Meaning that things are still bad and getting worse. A mid year correction
    means spreading out the pain because things are going to get worse.
    There will be another correction depending since it is an election year.

    How does this all related back to the Seattle Bubble? Glad you asked, friend!
    REET = Real Estate Excise Taxes, you know….all those real estate wheeling
    and dealing and stealing? Those taxes skewed the budget for the last 8 years at least
    and when those fund dried up, recession, WAMU going adios, Boeing adios, Safeco adios,
    FIRE industry adios, construction adios, well here we are SNAFU.
    But honestly, Seattle isn’t that bad compared to some other cities who
    are really hurting, but still very, very troubling.

  9. 9
    Pegasus says:

    RE: LocalYokel @ 8 – They could initiate an extra special tax just for renters… say about 15 percent like the hotel room tax. Voila! Problem solved. Extra money to burn!

  10. 10
    David Losh says:

    RE: pfft @ 6

    What? Other shoe to drop? pfft? did Tim allow some one else to comment under the pfft name? Is it a different spelling of pfft?

    There must be green shoots in Commercial Real Estate. The stock market tells us so. Stocks are up! It must be all of the businesses that are thriving and paying over priced per square foot rents! The stock market tells us so.

    Oh wait, if the stock market were only trading on the quality of accounts receivable (debt) There is a chance profit statements might seem rosier than the reality of a consumer’s lack of ability to pay. If consumers are tapped out, or redirecting earnings to retiring debt, or if they are acquiring new debt then maybe, just maybe they aren’t shopping, buying, paying, consuming, or in general businesses might be feeling a decrease in actual income.

    A promise to pay is something different than cash.

    So I guess you are saying that the stock market is some kind of apparition separated from the realities of day to day commerce. You must be talking about economy in your other comments, but facing the reality that yes, leases are hard to come by. Business doesn’t want to commit to long term expenditures. Commercial leases may be coming down in price, and income.

  11. 11
    Scotsman says:

    RE: David Losh @ 10

    “A promise to pay is something different than cash.”

    BAZINGA!! Cash flow always wins in the end.

  12. 12

    RE: LocalYokel @ 8

    Thanks for the Info

    You insiders are wonderfully descriptive and just the type of person to make ole SWE smile….I also like the blog tax the renters…LOL

    Eventually we’ll have no economy because we have no money left to spend after taxes….LOL

  13. 13

    RE: David Losh @ 10

    I Think the Bubbleheads Brainwashed Pfft

    LOL

  14. 14
    TheHulk says:

    I filled up gas yesterday night. 40 and change for 10.5 ish gallons. Ouchie. First time that has happened since 2007. Sure as heck didn’t feel like spending any money after seeing those digits roll up at the pump.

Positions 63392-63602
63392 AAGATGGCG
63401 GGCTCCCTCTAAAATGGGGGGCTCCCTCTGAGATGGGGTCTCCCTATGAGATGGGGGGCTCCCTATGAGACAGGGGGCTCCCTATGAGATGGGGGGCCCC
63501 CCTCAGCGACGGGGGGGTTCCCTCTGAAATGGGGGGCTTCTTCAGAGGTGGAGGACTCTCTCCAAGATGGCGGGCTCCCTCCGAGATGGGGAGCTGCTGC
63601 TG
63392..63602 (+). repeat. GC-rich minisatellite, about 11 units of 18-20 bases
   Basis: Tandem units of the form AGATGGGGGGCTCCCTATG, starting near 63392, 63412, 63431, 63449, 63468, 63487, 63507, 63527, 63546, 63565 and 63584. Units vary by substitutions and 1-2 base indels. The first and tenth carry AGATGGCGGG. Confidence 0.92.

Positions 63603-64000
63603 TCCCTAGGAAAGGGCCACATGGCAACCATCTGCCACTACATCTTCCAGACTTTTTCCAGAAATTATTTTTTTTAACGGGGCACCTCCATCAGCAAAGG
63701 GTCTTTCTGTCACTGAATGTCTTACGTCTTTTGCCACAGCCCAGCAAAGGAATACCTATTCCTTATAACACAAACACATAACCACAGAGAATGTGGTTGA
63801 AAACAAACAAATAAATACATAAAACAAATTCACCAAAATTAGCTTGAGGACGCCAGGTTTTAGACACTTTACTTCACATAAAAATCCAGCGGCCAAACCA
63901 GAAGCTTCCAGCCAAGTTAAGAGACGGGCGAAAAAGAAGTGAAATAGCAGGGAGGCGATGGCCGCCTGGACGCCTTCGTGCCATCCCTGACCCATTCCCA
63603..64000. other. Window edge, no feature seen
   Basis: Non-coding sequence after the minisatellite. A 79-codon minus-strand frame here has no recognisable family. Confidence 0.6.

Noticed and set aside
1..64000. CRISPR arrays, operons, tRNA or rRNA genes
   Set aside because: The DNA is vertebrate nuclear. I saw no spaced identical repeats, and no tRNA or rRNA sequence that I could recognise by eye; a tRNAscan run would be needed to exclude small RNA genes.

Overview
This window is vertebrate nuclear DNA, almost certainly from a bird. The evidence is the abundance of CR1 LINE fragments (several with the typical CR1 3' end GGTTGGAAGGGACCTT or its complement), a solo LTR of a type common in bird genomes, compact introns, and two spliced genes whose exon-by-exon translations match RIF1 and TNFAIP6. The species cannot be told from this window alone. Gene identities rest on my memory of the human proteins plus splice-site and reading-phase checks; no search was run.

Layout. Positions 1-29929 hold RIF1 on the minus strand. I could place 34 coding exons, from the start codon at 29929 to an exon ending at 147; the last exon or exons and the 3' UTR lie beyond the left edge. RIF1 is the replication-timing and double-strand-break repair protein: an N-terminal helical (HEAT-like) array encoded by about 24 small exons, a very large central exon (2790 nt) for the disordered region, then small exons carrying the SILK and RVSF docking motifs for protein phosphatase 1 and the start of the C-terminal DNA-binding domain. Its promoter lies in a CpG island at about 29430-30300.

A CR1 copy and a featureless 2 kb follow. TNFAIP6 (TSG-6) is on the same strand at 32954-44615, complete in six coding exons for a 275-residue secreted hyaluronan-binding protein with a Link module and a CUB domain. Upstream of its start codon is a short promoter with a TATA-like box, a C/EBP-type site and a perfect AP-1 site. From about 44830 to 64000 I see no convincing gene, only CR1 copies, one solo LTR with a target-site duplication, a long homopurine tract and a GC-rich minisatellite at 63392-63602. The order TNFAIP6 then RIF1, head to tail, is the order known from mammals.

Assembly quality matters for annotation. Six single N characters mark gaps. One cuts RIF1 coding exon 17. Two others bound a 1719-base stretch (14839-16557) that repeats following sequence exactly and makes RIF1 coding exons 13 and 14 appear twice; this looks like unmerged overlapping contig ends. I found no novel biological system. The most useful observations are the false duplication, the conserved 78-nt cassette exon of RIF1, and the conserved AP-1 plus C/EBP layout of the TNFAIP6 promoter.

15. 15
    Scotsman says:

    Euro central banks to wrestle interest rate control from U.S. Fed? Without getting into a debate about whether the fed truly sets rates or just follows the market, this is important. If other countries decide they won’t let us export our potential inflation to their markets and raise their interest rates first then our Fed has essentially lost control of the main tool they’ve been using to spur “recovery.” And who will buy U.S. debt when other alternative pay a much better rate? Game over.

    “FRANKFURT, March 31 (Reuters) – After following the Federal Reserve’s lead for over a decade, the European Central Bank is poised to launch a series of interest rate hikes before the U.S. central bank for the first time in the ECB’s history.

    The change from the traditional pattern reflects the ECB’s greater preoccupation with inflation pressures, as well as its higher level of discomfort with the emergency bond-buying programmes run by central banks.”

    http://www.reuters.com/article/2011/03/31/ecb-fed-rates-idUSLDE72S1AE20110331

  16. 16
    Scotsman says:

    RE: softwarengineer @ 13

    Hey, Softy- curious, isn’t it? ;-) At first I thought he/she was being facetious or snarky, but humor and/or witticisms don’t fit with the pfft we all know and love. But who knows, maybe my favorite commenter is having an emotional growth spurt or something? Bubbleheads are curious- has pfft been abducted by tea party aliens, or did his subscription to Mother Jones just run out?

  17. 17
    Scotsman says:

    Hey- sign me up! No, wait- what am I thinking??!

    “In a never-before-seen carrot and stick approach, People for the Ethical Treatment of Animals (PETA) are coaxing pet owners to sterilize their furry friends, using the possibility of a free vasectomy as the proverbial carrot.

    To recognize “National Infertility Awareness Week” -beginning April 24th- PETA will judge entrants’ ability to answer their (likely randomly selected) question: “Why should PETA neuter you?”

    http://dailycaller.com/2011/03/31/twofer-neuter-your-dog-and-yourself/

  18. 18
  19. 19
    Scotsman says:

    RE: hp @ 18

    Whoa. Why bother downloading it?

  20. 20
    One Eyed Man says:

    RE: Scotsman @ 16RE: softwarengineer @ 13RE: David Losh @ 10

    I’m sure all of you believe there is a coming CRE crisis. But that subject isn’t entirely without debate. In case Pfft wasn’t clear to you, I’m sure he believes that there won’t be a further expanding CRE crisis. Below is a recent article by an econ prof from U Chicago in the NYTimes. And there is some support for that position. Many REIT’s are doing well. If I recall correctly, I believe thats especially true of apartment REIT’s and Office REIT’s with “A” rated buildings. Perhaps less true for retail space REIT’s, but I think many of them are turning the corner too.

    http://economix.blogs.nytimes.com/2011/03/16/real-estate-crisis-it-depends-on-supply/?partner=rss&emc=rss

  21. 21
    pfft says:

    By Scotsman @ 15:

    If other countries decide they won’t let us export our potential inflation to their markets and raise their interest rates first then our Fed has essentially lost control of the main tool they’ve been using to spur “recovery.”

    it’s the other way around. the booming emerging economies are causing inflation.